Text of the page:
The chief benefit of the just-in-time production (JIT) strategy is that it allows businesses to ensure that there is always a buyer for any item produced, keeping inventories low. Using the JIT business strategy means that a business manufactures each item as it is ordered. If there are no customers wanting to purchase an item, production stops.
The JIT production process means inventory levels are kept to a minimum. A low inventory figure on the balance sheet means a higher inventory turnover ratio, making the company look more efficient. The inventory turnover ratio is a metric used in corporate finance to estimate how efficiently a company is selling its products. By dividing the total cost of goods sold (COGS) by the average inventory over a given period, the inventory turnover ratio reflects the number of times the company has sold its total average inventory. A company with little to no inventory has a much higher ratio than a company with equivalent COGS expenses that utilizes a more anticipatory production strategy. High inventory turnover ratios are considered a good sign of operational efficiency, effective purchasing management, and productive use of advertising and promotional campaigns aimed at generating sales.
The JIT production strategy has an important effect on other measures of corporate efficiency and profitability. Lower inventory means a reduced total asset figure on the balance sheet, all else being equal. This translates directly into a higher return on total assets (ROTA) ratio. The ROTA ratio divides a company's earnings before interest and taxes by its total assets to determine how effectively the business's operational model utilizes invested funds to generate profit. The asset turnover ratio is another efficiency ratio that reflects a company's ability to generate revenue by dividing net sales by total assets. Decreased inventory means a smaller denominator in both these formulas, leading to healthier ratios across the board.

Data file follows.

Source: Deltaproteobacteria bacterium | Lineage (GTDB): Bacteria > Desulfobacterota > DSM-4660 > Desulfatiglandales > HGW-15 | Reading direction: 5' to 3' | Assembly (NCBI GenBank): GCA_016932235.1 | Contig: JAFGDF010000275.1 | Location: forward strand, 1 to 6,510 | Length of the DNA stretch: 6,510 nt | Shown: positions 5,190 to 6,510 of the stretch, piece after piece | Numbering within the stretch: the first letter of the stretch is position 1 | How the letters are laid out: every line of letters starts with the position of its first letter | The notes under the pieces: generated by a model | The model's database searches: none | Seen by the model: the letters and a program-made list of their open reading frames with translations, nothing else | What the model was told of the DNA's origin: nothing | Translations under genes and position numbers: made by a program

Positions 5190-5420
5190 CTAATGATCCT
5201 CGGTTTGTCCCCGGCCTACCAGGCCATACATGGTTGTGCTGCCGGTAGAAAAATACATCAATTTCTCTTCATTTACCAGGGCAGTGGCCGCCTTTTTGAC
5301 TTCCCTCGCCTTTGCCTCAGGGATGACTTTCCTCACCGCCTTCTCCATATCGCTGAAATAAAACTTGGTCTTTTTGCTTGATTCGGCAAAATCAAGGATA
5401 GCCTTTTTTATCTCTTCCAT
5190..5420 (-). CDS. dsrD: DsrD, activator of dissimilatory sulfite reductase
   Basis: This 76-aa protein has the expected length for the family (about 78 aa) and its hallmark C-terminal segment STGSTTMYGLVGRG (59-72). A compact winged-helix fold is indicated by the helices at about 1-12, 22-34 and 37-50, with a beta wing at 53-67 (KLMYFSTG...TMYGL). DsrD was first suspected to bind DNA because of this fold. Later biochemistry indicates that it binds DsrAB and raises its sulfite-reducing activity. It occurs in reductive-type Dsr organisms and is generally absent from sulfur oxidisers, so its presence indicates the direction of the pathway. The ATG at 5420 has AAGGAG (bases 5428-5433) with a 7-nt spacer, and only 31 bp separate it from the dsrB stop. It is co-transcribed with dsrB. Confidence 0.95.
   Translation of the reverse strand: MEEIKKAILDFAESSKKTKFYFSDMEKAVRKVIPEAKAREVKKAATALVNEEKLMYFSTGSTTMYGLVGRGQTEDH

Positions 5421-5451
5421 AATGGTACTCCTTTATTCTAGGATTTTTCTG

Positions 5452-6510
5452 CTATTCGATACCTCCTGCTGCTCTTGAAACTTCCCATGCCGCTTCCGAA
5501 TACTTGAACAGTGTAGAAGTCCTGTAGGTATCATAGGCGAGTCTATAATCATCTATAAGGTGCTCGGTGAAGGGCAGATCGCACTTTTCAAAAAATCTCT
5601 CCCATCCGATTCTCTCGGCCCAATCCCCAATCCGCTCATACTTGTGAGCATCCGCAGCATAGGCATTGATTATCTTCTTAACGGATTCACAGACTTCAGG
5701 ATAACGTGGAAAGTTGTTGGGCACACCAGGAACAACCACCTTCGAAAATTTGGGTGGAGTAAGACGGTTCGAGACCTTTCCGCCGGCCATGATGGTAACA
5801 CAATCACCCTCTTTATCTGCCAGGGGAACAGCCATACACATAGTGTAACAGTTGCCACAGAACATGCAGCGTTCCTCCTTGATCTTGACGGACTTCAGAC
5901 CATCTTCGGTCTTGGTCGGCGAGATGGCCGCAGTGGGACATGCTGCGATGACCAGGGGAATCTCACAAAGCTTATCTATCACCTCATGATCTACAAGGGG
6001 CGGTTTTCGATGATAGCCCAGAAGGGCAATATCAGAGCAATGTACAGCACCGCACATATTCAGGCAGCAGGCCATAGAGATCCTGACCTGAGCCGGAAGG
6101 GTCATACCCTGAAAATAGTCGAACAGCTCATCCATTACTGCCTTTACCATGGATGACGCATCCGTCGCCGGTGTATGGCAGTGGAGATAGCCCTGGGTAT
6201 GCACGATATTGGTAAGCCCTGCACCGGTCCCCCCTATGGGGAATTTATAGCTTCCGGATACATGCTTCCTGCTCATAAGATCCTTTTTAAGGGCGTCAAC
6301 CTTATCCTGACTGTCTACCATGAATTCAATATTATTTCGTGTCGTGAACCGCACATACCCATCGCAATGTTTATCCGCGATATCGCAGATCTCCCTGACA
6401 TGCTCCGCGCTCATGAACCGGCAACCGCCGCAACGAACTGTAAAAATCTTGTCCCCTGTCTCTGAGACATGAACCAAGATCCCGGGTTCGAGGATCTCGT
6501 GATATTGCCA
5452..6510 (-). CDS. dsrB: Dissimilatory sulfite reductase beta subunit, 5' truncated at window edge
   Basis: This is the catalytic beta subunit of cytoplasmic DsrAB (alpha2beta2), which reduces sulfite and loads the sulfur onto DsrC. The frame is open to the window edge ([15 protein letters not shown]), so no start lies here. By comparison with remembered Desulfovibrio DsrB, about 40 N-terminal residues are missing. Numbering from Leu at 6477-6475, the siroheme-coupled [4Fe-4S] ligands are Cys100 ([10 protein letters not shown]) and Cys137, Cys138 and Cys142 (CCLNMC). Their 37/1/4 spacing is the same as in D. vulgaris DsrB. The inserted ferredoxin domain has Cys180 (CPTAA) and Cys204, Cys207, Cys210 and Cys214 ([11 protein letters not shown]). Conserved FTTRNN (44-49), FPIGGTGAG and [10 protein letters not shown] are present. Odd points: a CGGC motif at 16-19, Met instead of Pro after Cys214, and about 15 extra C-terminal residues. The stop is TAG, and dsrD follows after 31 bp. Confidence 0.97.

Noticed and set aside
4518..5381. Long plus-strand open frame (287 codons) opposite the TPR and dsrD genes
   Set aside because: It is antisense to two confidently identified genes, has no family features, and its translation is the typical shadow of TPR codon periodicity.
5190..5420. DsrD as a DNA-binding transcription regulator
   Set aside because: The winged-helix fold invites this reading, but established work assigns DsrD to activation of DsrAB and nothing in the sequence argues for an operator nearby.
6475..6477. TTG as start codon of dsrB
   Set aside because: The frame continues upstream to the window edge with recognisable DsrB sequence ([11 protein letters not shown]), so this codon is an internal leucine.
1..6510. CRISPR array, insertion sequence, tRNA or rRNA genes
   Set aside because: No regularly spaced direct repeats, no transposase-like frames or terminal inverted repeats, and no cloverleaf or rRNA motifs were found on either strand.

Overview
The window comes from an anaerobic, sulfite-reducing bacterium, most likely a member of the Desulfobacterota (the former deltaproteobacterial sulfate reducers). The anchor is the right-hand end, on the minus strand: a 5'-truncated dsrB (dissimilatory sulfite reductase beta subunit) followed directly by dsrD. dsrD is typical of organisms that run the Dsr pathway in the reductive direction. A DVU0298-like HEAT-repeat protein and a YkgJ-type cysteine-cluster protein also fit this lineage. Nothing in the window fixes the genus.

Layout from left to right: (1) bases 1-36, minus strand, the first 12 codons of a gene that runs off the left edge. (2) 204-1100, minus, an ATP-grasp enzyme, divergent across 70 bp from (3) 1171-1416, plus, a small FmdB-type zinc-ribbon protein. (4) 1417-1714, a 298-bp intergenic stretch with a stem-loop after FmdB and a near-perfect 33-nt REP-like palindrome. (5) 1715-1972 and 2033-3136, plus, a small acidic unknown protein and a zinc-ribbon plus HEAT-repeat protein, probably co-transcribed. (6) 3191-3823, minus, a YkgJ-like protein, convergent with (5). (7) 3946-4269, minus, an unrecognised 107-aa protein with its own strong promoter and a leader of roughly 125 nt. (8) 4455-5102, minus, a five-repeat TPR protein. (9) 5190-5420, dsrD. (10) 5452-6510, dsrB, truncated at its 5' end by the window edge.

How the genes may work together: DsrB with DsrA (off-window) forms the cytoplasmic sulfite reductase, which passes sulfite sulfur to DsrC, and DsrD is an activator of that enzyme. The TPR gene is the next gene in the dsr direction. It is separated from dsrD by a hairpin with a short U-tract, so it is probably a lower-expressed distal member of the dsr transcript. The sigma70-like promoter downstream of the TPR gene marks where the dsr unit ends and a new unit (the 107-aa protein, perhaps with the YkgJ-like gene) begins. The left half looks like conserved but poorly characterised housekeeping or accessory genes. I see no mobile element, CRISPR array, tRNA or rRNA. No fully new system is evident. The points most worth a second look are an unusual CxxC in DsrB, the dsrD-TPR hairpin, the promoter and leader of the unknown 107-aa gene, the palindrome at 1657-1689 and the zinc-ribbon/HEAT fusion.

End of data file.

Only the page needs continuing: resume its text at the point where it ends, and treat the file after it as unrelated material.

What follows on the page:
Apart from the improvement in comparative metrics, the JIT production strategy is advantageous to a company's profitability in many other ways. Sales-contingent production means lower costs for both raw materials and labor. If a business is not looking to produce a backlog of goods for sale, it need only purchase those materials required for items that have already been ordered, leading to a reduction in COGS. Labor expenses are also reduced, since the number of man-hours needed to fulfill orders is likely lower than would be required for full-time production. On-demand production means fewer items sitting on shelves depreciating in value if sales take a downturn, and the risk of losing money if a product becomes obsolete is virtually eliminated. While many companies must invest capital in large warehouses to store products for sale, minimal inventory means almost nonexistent storage expenses. Reduction of these important production and operational expenses means higher gross and operational profits, which directly contribute to a healthier bottom line.